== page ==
Corrie II Hiker - Kenetrek Boots

Lowa Renegade GTX

For years, I have said I should buy a pair of Lowa Renegades before each season, throw them away the following summer, and buy another pair. I say this because they are such great boots and are so comfortable. Of course, I am being a little dramatic here as these boots will last several seasons of normal use for most hunters, mainly if they are used for just hunting. I tend to wear boots, which I love a lot, for everyday use, and my work environment isn’t great for the longevity of clothing and boots. The Renegade GTX, in my experience, is excellent out of the box, has a gore-tex waterproof liner, and has an average weight of under 2.5 pounds. They are very comfortable and provide me with all the support I need.

Renegade GTX Mid | LOWA Boots USA

Lacrosse Ursa ES GTX

I spent nearly all of the 2023 bow season wearing a pair of Lacrosse Ursa MS boots, and I liked that boot, so when they released the new Ursa ES GTX this spring, I couldn’t wait to try them out. These boots are unique in that they are on the top end of the height. I like them being 8” tall, but they are incredibly light for a boot that tall, weighing in at 2.5 pounds. They also have a gore-tex liner and are very streamlined, and feet more like a shoe than they do an 8” boot yet they provide plenty of support with a great lacing system. I have been wearing them all spring on my hikes, and I honestly can’t wait to wear them this fall.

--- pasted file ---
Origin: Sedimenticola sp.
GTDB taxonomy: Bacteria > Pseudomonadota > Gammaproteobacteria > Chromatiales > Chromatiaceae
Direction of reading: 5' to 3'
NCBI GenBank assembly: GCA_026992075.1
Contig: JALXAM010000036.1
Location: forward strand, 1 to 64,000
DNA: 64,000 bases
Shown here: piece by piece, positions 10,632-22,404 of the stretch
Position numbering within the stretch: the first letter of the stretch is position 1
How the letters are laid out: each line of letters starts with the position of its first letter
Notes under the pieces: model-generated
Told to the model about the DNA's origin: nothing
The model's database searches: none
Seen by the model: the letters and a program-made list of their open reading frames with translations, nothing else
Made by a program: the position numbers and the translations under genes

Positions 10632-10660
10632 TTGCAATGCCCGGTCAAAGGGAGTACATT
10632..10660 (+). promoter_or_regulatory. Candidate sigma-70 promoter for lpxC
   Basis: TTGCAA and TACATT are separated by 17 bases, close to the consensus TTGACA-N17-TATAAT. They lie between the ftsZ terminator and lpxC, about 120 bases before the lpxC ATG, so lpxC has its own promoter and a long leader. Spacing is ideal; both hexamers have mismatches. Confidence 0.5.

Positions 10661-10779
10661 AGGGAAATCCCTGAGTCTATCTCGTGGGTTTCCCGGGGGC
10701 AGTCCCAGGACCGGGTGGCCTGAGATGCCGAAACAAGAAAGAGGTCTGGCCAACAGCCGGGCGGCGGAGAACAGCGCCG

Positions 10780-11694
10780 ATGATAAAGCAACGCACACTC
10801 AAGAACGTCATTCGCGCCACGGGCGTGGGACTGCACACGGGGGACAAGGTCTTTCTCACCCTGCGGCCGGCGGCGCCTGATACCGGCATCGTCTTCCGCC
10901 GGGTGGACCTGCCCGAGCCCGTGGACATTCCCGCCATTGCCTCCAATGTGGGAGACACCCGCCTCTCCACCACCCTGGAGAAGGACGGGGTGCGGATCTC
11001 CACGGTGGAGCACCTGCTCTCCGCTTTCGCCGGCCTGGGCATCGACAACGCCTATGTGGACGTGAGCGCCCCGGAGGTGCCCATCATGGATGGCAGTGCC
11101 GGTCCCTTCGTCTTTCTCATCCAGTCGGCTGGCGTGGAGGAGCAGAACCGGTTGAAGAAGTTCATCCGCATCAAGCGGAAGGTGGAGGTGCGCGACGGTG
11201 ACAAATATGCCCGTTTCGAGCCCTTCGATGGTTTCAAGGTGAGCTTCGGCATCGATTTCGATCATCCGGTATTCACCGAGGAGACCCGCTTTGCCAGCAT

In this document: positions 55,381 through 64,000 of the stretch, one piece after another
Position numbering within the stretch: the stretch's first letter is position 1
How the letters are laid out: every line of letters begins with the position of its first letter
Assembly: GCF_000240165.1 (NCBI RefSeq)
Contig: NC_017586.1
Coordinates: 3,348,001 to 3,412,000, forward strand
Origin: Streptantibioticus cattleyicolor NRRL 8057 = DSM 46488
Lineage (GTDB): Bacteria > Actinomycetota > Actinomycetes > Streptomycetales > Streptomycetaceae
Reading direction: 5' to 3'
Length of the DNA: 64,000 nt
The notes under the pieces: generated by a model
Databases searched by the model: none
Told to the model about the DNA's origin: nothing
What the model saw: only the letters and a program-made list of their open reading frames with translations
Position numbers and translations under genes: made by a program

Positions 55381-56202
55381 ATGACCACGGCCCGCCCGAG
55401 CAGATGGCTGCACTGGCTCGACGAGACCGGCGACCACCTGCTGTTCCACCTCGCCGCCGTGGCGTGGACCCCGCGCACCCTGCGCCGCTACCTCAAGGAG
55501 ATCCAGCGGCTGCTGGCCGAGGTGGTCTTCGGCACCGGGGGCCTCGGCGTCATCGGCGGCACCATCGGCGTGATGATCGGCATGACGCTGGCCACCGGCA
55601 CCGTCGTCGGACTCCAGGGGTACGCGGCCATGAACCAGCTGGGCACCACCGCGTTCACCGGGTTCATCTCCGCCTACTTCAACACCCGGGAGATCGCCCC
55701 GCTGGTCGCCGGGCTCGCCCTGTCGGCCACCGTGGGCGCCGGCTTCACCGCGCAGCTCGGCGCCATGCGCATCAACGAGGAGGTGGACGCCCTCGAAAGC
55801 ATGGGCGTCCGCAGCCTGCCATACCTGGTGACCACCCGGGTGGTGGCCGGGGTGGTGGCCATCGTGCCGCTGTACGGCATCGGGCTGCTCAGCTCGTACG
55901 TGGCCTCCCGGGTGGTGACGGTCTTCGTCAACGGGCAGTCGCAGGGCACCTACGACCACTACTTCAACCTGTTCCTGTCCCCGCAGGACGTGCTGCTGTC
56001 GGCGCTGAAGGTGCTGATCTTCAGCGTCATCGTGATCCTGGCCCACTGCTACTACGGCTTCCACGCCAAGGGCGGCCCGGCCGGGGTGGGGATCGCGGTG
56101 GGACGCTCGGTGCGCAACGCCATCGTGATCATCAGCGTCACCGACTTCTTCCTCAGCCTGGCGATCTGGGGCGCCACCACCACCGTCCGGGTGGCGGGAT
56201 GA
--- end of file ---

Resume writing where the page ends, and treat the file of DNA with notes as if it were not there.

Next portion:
LaCrosse Footwear - Ursa ES GTX Brown/Gold


Crispi Summit II GTX

Ok, these boots are a little more expensive, coming in at $350, but they are worth mentioning. (Side note: You can quite often find Crispi and other boots on sale at I haven’t worn a pair of the Summit II boots, but I have a pair of the original Summit boots, which are incredible. This boot is also an 8” and weighs an average of 3 pounds a pair. They have a gore-tex liner and, like all Crispi I have owned, have a great out-of-the-box feel that doesn’t need much break-in.

Turkey Season Hunting Boots | Crispi ® Summit II GTX | Crispi Hunting Boots (

La Sportiva Trango Tech GTX

I’ve owned several pairs of La Sportiva boots and have liked them all over the years. I haven’t tried the Trango Tech GTX boots yet, but I hear great things from some guys who put serious miles on their boots. Like most others, they have a gore-tex liner and weigh around 2.5 pounds a pair. These boots have a cult following among those who use them and are worth a look if you want to try a boot that isn’t as mainstream in our industry but is still an excellent option for a decent price.

La Sportiva Trango Tech GTX Mountaineering Boot (

Of course, this is just a short list of many of the great boots out there. If you are a new elk hunter just getting set up or a seasoned hunter looking for something new, I strongly recommend trying a lighter, more streamlined option for your early-season hunts. Some may find that they will still prefer a heavier option, but I would bet that with not many miles, many of you will find that you may have been “overbooting” for years.